Long Read: The big tactical decisions Middlesbrough boss Jonathan Woodgate has made since Riverside appointment
It hasn’t been a smooth start for new Middlesbrough head coach Jonathan Woodgate, who has faced plenty of dilemmas since being appointed at the Riverside in June.
The Teessiders have won just two of their 14 league games this campaign, with regular challenges cropping up for Boro’s new coaching team.
We take a closer look at five big tactical decisions Woodgate has made since the start of the campaign.
Starting the season with a 4-3-3 system
Woodgate made it clear in pre-season he wanted to play with a 4-3-3 formation which would allow his side to attack and press teams high up the pitch.
At first it looked like a refreshing change following the safety-first approach taken by Tony Pulis and, in the 3-3 draw at Luton, Boro supporters were at least entertained.
Despite the result, Woodgate’s side also impressed in the first half against Brentford at the Riverside, yet cracks soon began to appear.
One of the problems was the Teessiders’ lack of natural wingers, with Marvin Johnson, who prefers to cut inside, and Ashley Fletcher, an inverted forward, often tasked with operating on the flanks.
For long spells that left lone frontman Britt Assombalonga isolated, with Boro’s attacks starting to look clunky and forced.
The bigger issue though was the side’s vulnerability at the back, and the lack of protection out wide left Boro’s inexperienced full-backs exposed.
That was highlighted in the 4-1 defeat to Sheffield Wednesday at the Riverside, and against Birmingham when the Teessiders were completely outplayed.
After that deflating night at St Andrew’s, Woodgate felt it was time for a change.
Changing the shape
Woodgate had utilised a back three with wing-backs before making a permanent switch against West Brom earlier this month.
The Boro boss altered his system in the second half against both Wigan and Reading at the Riverside - the Teessiders’ only league wins so far this season.
Boro also lined-up with a back three at Cardiff to try and match the Bluebirds’ physicality and, while unspectacular, Woodgate’s side at least looked solid.
Woodgate has said his principles and way he wants to play won’t change, and that players will still be encouraged to press from the front and pass out from the back.
We saw evidence of that against Huddersfield last week and in the early stages against Fulham before visiting goalkeeper Marek Rodak was sent off.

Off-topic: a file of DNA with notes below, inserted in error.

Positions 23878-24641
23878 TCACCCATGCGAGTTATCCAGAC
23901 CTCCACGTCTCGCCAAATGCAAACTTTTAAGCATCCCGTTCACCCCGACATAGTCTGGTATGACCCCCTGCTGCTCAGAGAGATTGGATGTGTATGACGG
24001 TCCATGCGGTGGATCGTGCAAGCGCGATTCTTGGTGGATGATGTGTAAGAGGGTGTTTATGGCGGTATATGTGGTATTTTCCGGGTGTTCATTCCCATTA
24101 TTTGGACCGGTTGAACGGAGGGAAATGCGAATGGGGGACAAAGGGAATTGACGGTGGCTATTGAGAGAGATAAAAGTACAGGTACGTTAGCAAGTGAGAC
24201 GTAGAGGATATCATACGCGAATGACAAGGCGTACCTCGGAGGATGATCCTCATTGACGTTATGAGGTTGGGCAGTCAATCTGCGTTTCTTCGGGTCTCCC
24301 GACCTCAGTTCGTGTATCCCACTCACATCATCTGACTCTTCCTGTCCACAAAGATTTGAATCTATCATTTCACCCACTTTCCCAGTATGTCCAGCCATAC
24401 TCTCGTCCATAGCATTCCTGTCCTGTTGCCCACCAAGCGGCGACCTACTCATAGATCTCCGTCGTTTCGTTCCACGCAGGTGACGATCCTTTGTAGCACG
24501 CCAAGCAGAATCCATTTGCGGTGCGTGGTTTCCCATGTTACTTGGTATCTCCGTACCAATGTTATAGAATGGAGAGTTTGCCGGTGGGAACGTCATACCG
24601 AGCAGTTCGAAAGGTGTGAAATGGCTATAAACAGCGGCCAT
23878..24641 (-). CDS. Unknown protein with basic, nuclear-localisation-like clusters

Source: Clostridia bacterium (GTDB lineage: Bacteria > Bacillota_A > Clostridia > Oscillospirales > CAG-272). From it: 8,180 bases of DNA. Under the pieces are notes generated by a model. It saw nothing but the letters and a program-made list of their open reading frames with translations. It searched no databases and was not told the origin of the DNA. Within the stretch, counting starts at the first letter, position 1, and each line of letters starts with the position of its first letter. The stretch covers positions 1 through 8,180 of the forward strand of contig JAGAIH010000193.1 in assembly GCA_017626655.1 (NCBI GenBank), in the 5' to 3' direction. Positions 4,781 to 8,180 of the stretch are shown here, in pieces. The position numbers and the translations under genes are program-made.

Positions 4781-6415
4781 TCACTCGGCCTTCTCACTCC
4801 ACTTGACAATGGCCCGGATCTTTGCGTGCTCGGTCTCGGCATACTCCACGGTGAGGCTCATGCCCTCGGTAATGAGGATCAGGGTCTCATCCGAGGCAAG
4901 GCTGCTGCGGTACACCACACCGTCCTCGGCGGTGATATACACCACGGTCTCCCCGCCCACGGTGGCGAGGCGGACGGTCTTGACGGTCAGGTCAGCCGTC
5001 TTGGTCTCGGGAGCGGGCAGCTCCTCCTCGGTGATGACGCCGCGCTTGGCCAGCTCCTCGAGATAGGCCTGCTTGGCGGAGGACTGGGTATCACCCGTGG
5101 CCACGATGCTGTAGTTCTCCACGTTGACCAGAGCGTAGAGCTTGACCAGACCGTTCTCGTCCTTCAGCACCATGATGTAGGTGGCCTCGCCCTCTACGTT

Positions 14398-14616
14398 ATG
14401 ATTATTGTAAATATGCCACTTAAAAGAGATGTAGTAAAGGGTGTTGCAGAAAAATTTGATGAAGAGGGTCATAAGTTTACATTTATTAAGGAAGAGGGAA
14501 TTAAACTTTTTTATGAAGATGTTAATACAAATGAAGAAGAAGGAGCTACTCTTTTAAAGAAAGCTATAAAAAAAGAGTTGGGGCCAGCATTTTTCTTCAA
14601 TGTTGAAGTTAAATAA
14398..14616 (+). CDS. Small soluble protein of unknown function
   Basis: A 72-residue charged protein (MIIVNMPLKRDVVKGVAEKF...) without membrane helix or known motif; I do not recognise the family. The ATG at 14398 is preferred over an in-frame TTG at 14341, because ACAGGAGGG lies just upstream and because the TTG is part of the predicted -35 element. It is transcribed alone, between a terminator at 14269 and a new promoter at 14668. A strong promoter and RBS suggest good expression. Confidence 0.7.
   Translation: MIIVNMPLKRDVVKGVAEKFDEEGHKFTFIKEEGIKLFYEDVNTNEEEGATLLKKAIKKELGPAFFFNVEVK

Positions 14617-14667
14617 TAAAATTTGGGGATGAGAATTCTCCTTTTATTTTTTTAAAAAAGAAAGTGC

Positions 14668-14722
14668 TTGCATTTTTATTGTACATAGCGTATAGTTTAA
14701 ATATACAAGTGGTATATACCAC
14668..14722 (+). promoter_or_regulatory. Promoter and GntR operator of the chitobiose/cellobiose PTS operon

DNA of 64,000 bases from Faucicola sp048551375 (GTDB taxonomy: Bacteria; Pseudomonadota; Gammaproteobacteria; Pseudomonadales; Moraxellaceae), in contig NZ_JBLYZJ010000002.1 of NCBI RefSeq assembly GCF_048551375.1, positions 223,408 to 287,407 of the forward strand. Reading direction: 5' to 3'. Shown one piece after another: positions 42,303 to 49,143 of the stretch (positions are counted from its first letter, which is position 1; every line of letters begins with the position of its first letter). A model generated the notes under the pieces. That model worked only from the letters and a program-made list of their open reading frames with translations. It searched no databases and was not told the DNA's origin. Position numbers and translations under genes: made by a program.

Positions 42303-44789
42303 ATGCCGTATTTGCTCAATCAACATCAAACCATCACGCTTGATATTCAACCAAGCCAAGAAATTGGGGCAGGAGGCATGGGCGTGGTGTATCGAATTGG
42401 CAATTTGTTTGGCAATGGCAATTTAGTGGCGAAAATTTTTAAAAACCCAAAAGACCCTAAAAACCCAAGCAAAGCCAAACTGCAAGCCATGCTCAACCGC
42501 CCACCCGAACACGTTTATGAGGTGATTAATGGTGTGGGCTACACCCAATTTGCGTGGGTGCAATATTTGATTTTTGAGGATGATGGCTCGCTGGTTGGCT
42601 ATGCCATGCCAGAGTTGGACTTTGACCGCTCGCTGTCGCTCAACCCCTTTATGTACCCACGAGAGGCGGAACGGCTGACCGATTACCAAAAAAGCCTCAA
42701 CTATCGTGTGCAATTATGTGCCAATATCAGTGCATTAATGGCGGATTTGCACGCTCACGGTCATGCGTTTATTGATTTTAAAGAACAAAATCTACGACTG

Overall, it seems the change of system has improved Boro – even if having less forward players on the pitch has blunted their attack.
Moving Paddy McNair into central midfield
During Boro’s summer clear out, it would have been easy to cash in on the Northern Ireland international who hardly played under Tony Pulis last season.
McNair has looked like a player transformed this campaign, though, after moving back into his natural midfield role and playing every minute of every league game under Woodgate.
The Boro boss will have wanted his midfielders, especially his No 8s, to chip in with more goals this season, even though McNair has scored twice, against Millwall and Wednesday, in 14 league games.
The 24-year-old has also helped drive the team forward with his powerful runs from midfield, which makes you wonder way he wasn’t deployed there at all last season.
Due to Boro’s lack of centre-backs, McNair had to be moved into defence against Fulham last time out, yet it seems clear where his best position is.
Dropping Adam Clayton
The holding midfielder is into his sixth season at the Riverside and has been a regular starter during most of that time.
At the start of this season, following the departure of John Obi Mikel, Clayton looked like the clear candidate to start in the anchorman role, yet the 30-year-old has dropped out of the side in recent weeks.
In Clayton’s absence, Lewis Wing has occupied a deeper midfield position, with the latter possessing a greater range of passing and more creativity.
On the flip side, it can be argued Clayton provides more defensive security – but do Boro really need that if they’re operating with a back three?
Clayton’s performances have been mixed this season and, in a 4-3-3 system, there were times when he struggled to cover the extra ground which was vacated in the engine room.
Moving Jonny Howson back to right-back
Howson has been repeatedly praised by Woodgate and labelled one of the senior role models in the dressing room.
The 31-year-old possess plenty of qualities, one of which is his versatility, which has been evident this season.
Many would argue Howson should be deployed in his natural central midfield position, yet Boro’s lack of full-back options have prevented that.
Howson started the season in the full-back berth and regained the position after new signing Anfernee Dijksteel struggled to nail down a first-team spot.
Woodgate has said he wants to give youth a chance at the Riverside, yet it’s clear he doesn’t want to keep youngsters in the firing line, as shown by the omissions of Dijksteel and left-back Marc Bola in recent weeks.
The Boro boss even tried playing Ryan Shotton at left-back to try and protect Bola - a move which clearly wasn’t sustainable.
Hayden Coulson’s return from injury is a timely boost, and the 21-year-old does look ready to keep his first-team place.